In the previous post post, I outlined why DevOps is not about efficiency, and how our old ways of looking at “complicated” problems by solving for efficiency first is actually not effective or flexible in our now very complex world. In fact, letting go of our century-long instincts to apply reductionist management theories to create efficient workplaces may lead to building complex systems a little more effectively with room for flexibility and innovation. And at the end of the day innovation powers our companies forward, not efficiently protecting what we already have. To voice an opinion, let me know @christianposta

The motivation, by the way, for writing this post(s) is to connect the dots somehow with what I’ve seen first hand, and participated in at a particularly heralded DevOps Internet Unicorn and what I see at enterprises that I visit to do architectural assessments, distributed-systems implementations, cloud-native applications, microservices, DevOps, etc. … in fact, it’s all highly related… as @littleidea on twitter recently tweeted

my position is CD, microservices and devops are inseparable aspects of the same phenomenon

So what is this “phenomenon”? … let’s try to connect the dots. The TL;DR version is at the end :)

So let’s get back to the story and recap a bit:

Dealing with Complex systems … in the 1960s

I love this story from General Stanley McChrystal’s account of the NASA space program in his book Team of Teams. It’s an illustration of the foundation of DevOps principles and is obviously (as you’ll see shortly) not constrained to a developer or operations world; in fact the principles are rooted in systems-thinking which goes back longer than the now-hyped DevOps movement.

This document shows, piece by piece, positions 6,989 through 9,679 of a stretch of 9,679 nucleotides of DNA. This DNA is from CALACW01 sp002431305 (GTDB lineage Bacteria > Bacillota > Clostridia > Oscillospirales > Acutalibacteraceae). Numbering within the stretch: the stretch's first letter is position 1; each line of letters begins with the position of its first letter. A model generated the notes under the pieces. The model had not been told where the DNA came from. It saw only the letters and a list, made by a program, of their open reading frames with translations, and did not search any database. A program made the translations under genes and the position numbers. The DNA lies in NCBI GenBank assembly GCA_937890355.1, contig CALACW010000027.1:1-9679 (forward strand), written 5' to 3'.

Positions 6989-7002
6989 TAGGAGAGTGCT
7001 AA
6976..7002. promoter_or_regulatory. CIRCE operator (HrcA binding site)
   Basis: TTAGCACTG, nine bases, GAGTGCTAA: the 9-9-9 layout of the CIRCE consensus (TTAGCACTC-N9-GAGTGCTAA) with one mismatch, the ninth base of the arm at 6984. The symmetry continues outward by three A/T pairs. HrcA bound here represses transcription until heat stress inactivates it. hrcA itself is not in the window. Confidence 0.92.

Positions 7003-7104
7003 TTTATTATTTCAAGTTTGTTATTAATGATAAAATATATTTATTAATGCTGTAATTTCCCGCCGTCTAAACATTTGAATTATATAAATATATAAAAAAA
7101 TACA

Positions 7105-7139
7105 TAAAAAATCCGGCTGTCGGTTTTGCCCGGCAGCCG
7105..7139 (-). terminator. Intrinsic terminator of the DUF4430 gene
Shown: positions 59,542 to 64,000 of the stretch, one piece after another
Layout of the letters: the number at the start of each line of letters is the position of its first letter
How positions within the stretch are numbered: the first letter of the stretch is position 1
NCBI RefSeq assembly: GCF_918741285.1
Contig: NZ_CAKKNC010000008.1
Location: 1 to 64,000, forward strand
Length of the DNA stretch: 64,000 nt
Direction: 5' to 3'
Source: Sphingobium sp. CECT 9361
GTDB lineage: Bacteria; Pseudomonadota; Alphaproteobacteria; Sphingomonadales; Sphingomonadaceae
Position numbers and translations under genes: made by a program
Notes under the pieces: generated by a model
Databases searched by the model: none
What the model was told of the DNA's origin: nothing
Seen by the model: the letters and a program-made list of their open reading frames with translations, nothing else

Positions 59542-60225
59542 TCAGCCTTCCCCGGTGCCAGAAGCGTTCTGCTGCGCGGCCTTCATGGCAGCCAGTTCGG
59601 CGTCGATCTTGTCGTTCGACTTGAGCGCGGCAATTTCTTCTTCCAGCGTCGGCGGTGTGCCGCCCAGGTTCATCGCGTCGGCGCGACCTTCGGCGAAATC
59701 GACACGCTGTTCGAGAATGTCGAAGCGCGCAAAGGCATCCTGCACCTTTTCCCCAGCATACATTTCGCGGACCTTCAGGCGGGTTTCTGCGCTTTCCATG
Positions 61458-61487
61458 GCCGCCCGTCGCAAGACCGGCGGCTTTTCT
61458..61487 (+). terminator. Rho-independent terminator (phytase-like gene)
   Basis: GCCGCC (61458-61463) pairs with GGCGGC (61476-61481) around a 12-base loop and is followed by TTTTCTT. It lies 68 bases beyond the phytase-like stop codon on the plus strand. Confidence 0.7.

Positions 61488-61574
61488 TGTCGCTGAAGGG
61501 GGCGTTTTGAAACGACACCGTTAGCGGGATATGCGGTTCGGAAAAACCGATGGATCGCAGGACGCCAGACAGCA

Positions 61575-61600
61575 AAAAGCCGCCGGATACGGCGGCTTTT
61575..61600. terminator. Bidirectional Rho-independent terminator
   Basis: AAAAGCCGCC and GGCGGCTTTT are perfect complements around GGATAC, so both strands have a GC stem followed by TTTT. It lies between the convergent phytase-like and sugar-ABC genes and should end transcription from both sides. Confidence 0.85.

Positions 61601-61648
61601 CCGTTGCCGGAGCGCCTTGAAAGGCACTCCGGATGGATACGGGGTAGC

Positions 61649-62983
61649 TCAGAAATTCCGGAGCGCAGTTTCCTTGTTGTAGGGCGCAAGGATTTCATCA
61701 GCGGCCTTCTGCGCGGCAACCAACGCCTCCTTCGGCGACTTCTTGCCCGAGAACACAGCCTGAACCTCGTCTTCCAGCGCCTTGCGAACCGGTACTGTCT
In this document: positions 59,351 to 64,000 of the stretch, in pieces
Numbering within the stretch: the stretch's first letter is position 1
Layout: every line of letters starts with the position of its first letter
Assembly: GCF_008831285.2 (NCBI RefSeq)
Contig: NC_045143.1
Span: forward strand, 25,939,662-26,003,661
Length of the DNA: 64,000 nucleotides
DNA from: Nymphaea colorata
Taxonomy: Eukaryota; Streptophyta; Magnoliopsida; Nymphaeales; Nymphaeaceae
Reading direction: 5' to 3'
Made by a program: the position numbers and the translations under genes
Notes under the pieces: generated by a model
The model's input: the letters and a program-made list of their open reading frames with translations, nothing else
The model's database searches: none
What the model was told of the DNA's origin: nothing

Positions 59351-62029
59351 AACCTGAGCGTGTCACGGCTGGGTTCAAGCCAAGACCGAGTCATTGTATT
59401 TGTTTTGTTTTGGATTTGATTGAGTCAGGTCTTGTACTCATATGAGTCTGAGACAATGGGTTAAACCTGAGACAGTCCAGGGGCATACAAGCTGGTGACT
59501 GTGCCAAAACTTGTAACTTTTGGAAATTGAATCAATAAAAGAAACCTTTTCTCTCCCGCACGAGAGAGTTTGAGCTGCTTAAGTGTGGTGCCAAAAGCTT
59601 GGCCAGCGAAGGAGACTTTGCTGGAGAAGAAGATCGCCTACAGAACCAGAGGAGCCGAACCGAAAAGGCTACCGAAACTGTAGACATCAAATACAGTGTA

On September 12, 1962, President John F. Kennedy gave his “We choose to go to the moon” speech in front of 35,000 people at Rice University. He proclaimed that the United States would send humans to land on the moon, and return safely, before anyone else would:

We shall send to the moon, 240,000 miles away from the control station in Houston, a giant rocket more than 300 feet tall, … made of new metal alloys, some of which have not yet been invented, capable of standing heat and stresses several times more than have ever been experienced, fitted together with a precision better than the finest watch, carrying all the equipment needed for propulsion, guidance, control, communications, food and survival…and do all this, and do it right, and do it first before this decade is out–then we must be bold.

For the president to say this was simply audacious. The United States at the time was trailing embarrassingly in the race to space and to the moon, and for him to proclaim that “with metal alloys not even invented” that the United States was going to make it to the moon first was almost laughable to some. The Soviet Union had successfully launched the first artificial satellite, Sputnik, almost four years earlier. They had also put the first animal in space, did the first lunar flyby, the first lunar impact, and would soon after put the first human into orbit – the first man in space.

The United States on the other hand had some significant failures on its record. In November 1960, NASA’s first unmanned test flight, Mercury-Redstone I, rose four inches off the ground then settled back down. Its escape rocket had broken off and fluttered into the air. A few months earlier, something similar happened: a structural incompatibility between the Mercury capsule and an Atlas rocket caused those efforts to fail.

Nevertheless, less than 7 years after Kennedy’s speech, with more than 600 million viewers around the world, Neil Armstrong set foot on the moon and proclaimed his now famous saying “one giant leap for mankind” … and did it before anyone else. On the other hand, at the same time, the European Launcher Development Organization had just experienced its fifth consecutive failure to accomplish the exact same thing.